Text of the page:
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Beta-blockers and non-cardiac surgery

Journal of Clinical and Basic Cardiology 2001; 4 (1): 21-23

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Keywords: BetablockerChirurgieMortalitštbeta-blockermortalitysurgery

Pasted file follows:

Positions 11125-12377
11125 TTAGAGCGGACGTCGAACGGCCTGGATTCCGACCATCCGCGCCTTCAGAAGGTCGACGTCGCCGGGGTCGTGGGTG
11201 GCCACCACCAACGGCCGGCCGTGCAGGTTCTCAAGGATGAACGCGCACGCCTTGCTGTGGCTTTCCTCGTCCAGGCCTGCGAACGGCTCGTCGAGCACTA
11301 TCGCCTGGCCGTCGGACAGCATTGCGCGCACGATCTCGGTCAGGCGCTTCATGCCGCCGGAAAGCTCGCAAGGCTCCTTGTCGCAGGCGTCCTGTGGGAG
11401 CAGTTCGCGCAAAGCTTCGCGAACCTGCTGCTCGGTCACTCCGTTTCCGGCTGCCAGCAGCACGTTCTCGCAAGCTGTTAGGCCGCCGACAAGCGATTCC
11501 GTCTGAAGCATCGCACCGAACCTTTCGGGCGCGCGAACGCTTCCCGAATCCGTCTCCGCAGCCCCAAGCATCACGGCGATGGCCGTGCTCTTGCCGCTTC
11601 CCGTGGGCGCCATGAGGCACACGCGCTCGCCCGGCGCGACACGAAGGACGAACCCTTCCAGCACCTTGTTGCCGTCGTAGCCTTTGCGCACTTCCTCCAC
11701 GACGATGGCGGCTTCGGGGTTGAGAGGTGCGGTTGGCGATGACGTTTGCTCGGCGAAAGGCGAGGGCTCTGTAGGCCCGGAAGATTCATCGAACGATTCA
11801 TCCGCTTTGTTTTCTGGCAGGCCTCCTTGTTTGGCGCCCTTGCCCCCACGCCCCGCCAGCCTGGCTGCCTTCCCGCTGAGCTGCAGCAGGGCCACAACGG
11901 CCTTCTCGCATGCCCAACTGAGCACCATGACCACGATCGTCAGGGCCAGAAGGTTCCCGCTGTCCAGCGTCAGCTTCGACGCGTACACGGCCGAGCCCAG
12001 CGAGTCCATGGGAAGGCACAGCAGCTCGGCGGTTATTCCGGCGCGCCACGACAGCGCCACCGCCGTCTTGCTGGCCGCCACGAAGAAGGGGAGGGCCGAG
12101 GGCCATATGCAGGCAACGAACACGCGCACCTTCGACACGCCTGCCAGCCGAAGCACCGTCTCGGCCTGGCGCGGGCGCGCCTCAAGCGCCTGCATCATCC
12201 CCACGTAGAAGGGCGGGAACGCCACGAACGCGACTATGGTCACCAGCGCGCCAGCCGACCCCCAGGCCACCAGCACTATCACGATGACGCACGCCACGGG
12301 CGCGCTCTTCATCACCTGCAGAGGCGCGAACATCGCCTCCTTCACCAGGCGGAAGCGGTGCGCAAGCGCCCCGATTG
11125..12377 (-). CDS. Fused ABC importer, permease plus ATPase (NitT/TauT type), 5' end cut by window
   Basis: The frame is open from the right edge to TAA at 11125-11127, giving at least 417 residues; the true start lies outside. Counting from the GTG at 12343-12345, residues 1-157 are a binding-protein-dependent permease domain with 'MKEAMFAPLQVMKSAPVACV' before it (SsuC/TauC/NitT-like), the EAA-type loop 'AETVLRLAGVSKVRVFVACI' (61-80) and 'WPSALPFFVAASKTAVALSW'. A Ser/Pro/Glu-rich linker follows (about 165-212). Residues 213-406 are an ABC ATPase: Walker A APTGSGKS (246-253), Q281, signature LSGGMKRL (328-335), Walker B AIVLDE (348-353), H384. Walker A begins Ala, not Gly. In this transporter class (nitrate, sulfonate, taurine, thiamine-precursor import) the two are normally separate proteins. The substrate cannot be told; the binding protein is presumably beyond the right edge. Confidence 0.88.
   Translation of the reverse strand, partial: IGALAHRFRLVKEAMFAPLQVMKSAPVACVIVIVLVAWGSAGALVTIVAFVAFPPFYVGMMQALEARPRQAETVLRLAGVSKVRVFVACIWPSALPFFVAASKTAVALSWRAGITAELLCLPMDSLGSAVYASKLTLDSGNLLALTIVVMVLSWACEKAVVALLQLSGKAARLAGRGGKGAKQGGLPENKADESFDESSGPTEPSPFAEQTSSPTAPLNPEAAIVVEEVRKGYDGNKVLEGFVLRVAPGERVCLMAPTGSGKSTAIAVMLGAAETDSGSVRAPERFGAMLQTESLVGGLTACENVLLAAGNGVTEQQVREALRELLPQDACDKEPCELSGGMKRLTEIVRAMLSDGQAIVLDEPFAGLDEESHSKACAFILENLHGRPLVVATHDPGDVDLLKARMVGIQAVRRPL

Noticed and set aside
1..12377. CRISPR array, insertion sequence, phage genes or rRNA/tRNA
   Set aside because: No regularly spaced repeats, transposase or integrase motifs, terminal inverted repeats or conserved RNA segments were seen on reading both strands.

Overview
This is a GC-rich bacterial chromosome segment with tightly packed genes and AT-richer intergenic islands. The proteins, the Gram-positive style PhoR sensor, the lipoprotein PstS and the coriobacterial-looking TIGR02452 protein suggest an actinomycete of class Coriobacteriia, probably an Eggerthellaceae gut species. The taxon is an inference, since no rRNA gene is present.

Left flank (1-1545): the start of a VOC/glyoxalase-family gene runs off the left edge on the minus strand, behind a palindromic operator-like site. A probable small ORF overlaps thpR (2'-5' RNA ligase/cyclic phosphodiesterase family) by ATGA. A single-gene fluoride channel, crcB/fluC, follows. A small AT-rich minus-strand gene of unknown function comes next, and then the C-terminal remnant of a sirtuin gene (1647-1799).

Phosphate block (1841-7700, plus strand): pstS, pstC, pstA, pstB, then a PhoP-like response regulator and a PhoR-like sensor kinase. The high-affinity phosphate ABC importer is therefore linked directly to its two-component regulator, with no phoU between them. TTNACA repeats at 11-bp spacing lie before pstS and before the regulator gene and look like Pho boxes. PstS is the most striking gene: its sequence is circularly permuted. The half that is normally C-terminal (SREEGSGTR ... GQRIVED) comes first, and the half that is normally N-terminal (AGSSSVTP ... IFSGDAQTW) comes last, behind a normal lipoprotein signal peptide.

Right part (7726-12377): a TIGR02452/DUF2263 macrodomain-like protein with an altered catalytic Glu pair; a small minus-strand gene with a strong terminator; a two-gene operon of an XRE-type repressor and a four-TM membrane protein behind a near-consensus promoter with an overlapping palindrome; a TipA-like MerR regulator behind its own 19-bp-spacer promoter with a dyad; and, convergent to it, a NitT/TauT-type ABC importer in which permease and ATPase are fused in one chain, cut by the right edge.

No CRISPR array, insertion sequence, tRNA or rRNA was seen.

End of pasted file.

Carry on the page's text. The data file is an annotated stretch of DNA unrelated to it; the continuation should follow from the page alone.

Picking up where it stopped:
Morbidity and mortality resulting from cardiac ischaemia are a major cause of severe complications in patients undergoing non-cardiac surgery. Peri- and postoperative ischaemia are most likely caused by an increase in myocardial oxygen demand in patients with coronary heart disease and those in whom coronary plaque ruptures may be triggered. Increased catecholamine levels and prothrombotic tendencies play an important role in these events. The perioperative risk is highest among patients with coronary heart disease, prior myocardial infarction, congestive heart failure, arterial hypertension and diabetes mellitus. Since beta-blockers directly inhibit the effects of catecholamines they should be given to patients undergoing non-cardiac surgery that have one of these risk factors but no major contraindications. Even if the drugs cause complications they usually can be tolerated during the perioperative period. J Clin Basic Cardiol 2001; 4: 21-23.
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